Me alquilo para soñar

Front Cover
E.I.C.T.V., 1997 - Language Arts & Disciplines - 221 pages
1 Review
Summary: Includes creative sessions among Taller participants (Doc Comparato, Eliseo Alberto Diego, Andrés Agudelo Restrepo, Iván Argüello Lacayo, Susana Cato, Luis Alberto Lamata, Manuel Gómez Díaz, Arturo Villaseẽnor, Edgar Soberón Torchia, García Márquez) and script of the final chapter of the television program Me alquilo para soñar, written by Ruy Guerra and Claudio McDowell.

From inside the book

What people are saying - Write a review

User Review - Flag as inappropriate

Es la historia de una misteriosa mujer a la que la gente le paga para que duerma bajo su mismo techo y en el desayuno le cuente a la familia los sueños que ha tenido. Muestra como poco a poco una costumbre, o fantasía, o creencia o sugestión puede adueñarse de la vida de gente perfectamente corriente. Al final, esta mujer que no hacía nada más que dormir y soñar, conducía el mejor coche de la familia y vestía mejores galas que cualquiera de sus empleadores. Una pequeña obra maestra del nóbel colombiano, felizmente no tan salpicada de su inconfundible estilo superlativo. 

Other editions - View all

Common terms and phrases

About the author (1997)

Gabriel Garcia Marquez was born in Aracataca, Colombia. After studying law and journalism at the National University of Colombia in Bogota, he became a journalist. In 1965, he left journalism, to devote himself to writing. Acclaimed for both his craft and his imagination, he has been called a master of myth and magical realism (a style of literature that makes use of fantastical, highly improbable, and sometimes supernatural events and characters). In his novels and stories he has created a fictional world out of his memories of the dust, rain, and boredom of life in an isolated Colombian community. His stories depict a world shaped by myth, history, politics, and nature. Garcia Marquez first created Macondo, his fictional town, in his short story collections Leaf Storm (1955) and No One Writes to the Colonel (1961), but it was the novel One Hundred Years of Solitude (1967) that brought both Macondo and Garcia Marquez to world attention. One Hundred Years of Solitude traces a century in the town's history, from its founding through its destruction by a cyclone. Skillfully blending the fantastic, the mythical, and the commonplace in a humorous and powerful narrative, Garcia Marquez tells a moving tale of people locked in an isolation, partly of their own making and partly due to U.S. and European cultural and political domination of Latin America. With this work, Garcia Marquez established himself internationally as a major novelist, and his reputation has continued to grow since he was awarded the Nobel Prize for literature in 1982.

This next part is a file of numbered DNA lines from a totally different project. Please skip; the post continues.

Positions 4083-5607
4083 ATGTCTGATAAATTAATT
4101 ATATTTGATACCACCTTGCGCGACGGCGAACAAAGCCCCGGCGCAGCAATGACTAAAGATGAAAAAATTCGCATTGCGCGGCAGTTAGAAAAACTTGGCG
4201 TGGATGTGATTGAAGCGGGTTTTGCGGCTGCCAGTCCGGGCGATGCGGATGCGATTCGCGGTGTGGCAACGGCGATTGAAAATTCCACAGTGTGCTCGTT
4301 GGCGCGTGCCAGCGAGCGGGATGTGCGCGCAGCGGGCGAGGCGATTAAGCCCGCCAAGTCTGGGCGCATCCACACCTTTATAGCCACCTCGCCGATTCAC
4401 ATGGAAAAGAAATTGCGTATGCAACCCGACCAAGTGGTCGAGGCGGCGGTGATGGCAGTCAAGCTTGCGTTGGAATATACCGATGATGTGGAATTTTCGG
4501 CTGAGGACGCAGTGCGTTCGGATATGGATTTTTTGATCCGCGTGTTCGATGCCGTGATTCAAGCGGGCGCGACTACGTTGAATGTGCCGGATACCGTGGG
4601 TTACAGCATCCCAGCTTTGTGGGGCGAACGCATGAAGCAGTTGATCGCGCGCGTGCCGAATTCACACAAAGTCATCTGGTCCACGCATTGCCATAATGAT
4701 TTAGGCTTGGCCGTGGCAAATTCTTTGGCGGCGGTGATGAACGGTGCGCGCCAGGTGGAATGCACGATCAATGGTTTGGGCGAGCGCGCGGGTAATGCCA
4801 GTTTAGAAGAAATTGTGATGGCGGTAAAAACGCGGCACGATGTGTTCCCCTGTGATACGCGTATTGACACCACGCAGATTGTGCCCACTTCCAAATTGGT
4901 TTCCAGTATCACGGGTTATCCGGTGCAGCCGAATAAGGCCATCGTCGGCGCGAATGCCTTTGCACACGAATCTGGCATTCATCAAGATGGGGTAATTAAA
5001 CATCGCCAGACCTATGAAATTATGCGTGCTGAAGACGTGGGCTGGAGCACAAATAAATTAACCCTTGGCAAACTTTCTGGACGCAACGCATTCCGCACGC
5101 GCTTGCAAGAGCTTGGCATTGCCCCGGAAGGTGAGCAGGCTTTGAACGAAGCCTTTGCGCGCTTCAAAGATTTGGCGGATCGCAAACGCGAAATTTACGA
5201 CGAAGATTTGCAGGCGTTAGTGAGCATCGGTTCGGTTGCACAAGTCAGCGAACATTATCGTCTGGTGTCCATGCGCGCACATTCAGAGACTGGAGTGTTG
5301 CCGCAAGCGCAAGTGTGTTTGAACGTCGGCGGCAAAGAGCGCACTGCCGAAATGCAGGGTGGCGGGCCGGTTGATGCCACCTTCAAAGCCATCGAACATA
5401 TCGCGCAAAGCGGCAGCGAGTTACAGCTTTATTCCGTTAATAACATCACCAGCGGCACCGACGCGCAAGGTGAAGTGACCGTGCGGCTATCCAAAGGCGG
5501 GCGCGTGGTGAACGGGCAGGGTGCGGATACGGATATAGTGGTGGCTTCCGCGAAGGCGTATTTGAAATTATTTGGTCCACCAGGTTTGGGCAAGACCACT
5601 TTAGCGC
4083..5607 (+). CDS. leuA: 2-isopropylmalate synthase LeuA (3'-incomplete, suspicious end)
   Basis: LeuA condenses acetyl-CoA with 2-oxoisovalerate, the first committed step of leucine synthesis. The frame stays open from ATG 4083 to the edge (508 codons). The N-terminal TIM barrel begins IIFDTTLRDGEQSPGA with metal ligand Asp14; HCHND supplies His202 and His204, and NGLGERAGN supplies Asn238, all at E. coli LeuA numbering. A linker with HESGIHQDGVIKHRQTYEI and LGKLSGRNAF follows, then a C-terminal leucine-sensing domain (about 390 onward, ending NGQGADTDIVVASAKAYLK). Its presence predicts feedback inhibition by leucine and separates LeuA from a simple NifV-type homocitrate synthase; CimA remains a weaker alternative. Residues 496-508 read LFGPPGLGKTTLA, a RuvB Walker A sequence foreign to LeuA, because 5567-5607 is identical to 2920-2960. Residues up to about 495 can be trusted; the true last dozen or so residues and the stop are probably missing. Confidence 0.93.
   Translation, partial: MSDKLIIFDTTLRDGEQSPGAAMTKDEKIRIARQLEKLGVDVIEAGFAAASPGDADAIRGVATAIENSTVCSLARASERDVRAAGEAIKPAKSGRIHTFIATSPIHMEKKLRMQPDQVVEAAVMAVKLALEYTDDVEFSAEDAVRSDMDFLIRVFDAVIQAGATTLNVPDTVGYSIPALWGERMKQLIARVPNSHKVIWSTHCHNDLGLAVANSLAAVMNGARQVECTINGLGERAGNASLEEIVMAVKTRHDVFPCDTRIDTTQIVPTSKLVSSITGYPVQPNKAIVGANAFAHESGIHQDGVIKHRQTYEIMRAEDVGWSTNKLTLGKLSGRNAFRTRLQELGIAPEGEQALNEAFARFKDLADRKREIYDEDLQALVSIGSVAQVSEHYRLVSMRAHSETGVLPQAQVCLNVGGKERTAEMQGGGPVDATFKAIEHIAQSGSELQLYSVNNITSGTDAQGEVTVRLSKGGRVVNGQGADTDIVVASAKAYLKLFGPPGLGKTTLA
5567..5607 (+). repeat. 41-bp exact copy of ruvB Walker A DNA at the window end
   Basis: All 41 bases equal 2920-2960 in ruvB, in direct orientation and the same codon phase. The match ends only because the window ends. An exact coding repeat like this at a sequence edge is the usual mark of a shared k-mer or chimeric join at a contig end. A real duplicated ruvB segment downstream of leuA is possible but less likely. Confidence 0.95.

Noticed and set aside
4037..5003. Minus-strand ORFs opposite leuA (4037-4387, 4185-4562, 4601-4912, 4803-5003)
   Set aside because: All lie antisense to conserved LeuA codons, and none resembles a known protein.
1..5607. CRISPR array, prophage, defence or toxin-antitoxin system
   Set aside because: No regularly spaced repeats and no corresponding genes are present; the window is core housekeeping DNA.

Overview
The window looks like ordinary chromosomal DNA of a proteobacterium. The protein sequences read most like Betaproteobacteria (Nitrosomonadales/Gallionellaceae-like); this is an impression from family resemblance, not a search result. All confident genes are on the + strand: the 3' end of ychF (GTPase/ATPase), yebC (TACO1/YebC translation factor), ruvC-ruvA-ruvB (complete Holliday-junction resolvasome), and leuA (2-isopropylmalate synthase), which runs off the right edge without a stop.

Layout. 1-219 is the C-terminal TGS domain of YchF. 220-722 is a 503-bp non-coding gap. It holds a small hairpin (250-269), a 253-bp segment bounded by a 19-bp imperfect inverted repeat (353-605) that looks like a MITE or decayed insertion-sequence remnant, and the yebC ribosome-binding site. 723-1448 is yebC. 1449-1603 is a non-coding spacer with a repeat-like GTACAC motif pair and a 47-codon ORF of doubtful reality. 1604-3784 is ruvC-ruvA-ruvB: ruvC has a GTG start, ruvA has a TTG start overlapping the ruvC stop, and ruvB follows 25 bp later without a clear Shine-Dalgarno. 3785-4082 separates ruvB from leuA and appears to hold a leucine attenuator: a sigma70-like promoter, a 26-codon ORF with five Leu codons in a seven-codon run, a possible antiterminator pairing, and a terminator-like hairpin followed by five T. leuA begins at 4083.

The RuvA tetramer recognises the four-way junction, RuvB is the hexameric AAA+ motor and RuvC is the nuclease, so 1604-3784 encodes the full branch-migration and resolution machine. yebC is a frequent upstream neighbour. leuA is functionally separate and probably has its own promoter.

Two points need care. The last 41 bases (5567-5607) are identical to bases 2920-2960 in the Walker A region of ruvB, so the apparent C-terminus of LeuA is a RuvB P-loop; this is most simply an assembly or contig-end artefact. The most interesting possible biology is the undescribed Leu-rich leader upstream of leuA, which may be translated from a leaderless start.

Bibliographic information